Finn's Corner

May 2015

As the temperature is cooling, it is time that we start to keep an eye out for lice in our herds. Lice populations significantly increase in winter, which is fast approaching. They prefer cooler skin temperatures and the denser winter coats. Generally lice are species specific and do not survive or breed on other animals or humans. For instance cattle lice will not affect sheep and vice versa. Hence we will discuss the effects of lice on cattle, horses and sheep including survival preferences, symptoms, and management.



Sheep are affected by different types of lice including body lice, face lice and foot lice. The body louse however  is the one most commonly seen. It appears to be more responsible for causing a serious problem compared to other types of sheep lice. Unlike lice on other species, lice affecting sheep survive at temperatures of 37°C and prefer a high humidity. Body lice do not like extreme changes in these conditions and in order to maintain survival will  move up and down the wool fibres. Hence, they cannot survive for long on fence posts or yards off of the sheep.

Lice on sheep are unique in the sense that they do not suck blood but rather feed on dead skin, as well as skin secretions and bacteria. This can result in a thickening of the skin.


Their life cycle is represented by the diagram below:

sheep lice

Image accessed at


Sheep that are recently infested with lice are more sensitive than those that have had them for long periods. Hence they will show more symptoms. Symptoms of lice infestation can take time to show depending on the size of the lice population along with sheep sensitivity. There are a variety of chemical treatment options available including pour-ons, dips and sprays which effectively treat lice on sheep.


More information can be found via the following link



There are 2 types of lice on horses, ones that bite and ones that suck. Biting lice on horses are usually observed around the back of the head and body whereas sucking lice are mostly found at the base of the mane, at the top of the tails and even around the fetlocks. Horses with longer winter coats are more at risk of lice infestations. An example of sucking lice is shown below:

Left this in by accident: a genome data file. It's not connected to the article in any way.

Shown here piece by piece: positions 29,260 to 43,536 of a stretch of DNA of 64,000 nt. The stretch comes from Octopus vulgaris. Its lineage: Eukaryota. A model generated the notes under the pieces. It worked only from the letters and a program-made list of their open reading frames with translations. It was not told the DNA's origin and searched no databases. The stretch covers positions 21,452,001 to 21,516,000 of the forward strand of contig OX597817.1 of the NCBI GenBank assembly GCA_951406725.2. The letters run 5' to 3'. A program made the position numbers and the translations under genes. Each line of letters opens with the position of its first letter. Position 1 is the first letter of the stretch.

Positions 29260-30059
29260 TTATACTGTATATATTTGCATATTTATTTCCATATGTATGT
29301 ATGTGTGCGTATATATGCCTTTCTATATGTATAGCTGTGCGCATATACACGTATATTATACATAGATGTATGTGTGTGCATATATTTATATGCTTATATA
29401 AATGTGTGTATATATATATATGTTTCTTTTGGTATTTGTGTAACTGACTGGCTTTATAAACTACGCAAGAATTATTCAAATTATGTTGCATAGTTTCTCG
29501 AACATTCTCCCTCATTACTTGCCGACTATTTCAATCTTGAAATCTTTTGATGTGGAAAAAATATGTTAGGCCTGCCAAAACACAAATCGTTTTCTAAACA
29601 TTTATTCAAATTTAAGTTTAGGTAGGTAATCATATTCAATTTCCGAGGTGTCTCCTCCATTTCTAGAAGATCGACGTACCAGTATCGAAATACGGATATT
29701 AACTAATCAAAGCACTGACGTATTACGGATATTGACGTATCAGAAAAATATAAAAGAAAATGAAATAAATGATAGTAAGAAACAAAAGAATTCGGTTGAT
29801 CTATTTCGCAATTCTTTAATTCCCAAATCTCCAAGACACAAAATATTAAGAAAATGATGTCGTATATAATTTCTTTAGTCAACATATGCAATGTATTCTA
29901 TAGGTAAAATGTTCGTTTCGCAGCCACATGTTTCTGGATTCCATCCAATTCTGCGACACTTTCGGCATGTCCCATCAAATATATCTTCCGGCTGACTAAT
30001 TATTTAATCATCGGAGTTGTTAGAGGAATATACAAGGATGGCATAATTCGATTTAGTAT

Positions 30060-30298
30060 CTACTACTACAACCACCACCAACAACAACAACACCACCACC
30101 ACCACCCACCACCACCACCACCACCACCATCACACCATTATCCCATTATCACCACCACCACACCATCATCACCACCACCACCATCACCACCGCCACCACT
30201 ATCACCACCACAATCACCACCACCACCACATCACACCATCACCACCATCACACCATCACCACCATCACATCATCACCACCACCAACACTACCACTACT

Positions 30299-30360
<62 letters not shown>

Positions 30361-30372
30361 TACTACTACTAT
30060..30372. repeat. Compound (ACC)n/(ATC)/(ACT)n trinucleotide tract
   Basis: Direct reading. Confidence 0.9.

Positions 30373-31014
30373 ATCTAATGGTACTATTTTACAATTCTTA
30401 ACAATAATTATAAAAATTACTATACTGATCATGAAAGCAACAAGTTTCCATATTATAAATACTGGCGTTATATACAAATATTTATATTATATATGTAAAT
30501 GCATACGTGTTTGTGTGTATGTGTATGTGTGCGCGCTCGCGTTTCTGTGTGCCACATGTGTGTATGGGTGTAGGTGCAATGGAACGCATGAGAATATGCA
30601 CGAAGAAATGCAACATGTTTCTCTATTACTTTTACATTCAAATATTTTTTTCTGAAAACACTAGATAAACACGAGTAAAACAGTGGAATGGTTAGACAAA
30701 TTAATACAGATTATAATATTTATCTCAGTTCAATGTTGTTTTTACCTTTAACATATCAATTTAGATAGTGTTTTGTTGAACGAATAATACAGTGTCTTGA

In severe cases lice can cause weight loss and anaemia.

Treatments are often sprays, washes, powder insecticides or pour ons. If a horse is rugged or is consistently in work all rugs and gear should also be sprayed and left unused for 14 days. Even objects coming into contact with the horses such as brushes or blankets can spread the lice to other horses if not treated. Lice can live for a few hours off of the horse on fences or in stables where the horse has rubbed.


More information can be found at the following link



There are 6 species of cattle lice in Australia. These are very similar to those found on sheep and horses.

An image of cattle lice and eggs is displayed below:



Cattle lice have a life cycle of 3-6 weeks. The eggs can be seen glued to the hairs. In general insecticides registered for use on cattle do not provide adequate control against louse eggs, meaning that even after treatment is applied the eggs can still hatch and restart the cycle. When and how often to treat cattle depends on individual circumstances. There are 4 types of treatment available including sprays, pour-ons, insecticidal ear tags and certain worm drenches.


More information can be found at


General Symptoms of lice include:

  • damage to fences, yards and trees
  • hair loss
  • rubbing, biting and scratching
  • poor, rough coat
  • skin wounds and raw areas

Lice infestations are more likely to impact animals which are:

  • diseased
  • nutritionally stressed
  • aged
  • in poor condition


For more information on treatment product feel free to contact us at the clinic. Just remember no matter what product you use you must follow the manufacturers instructions and withholding periods.

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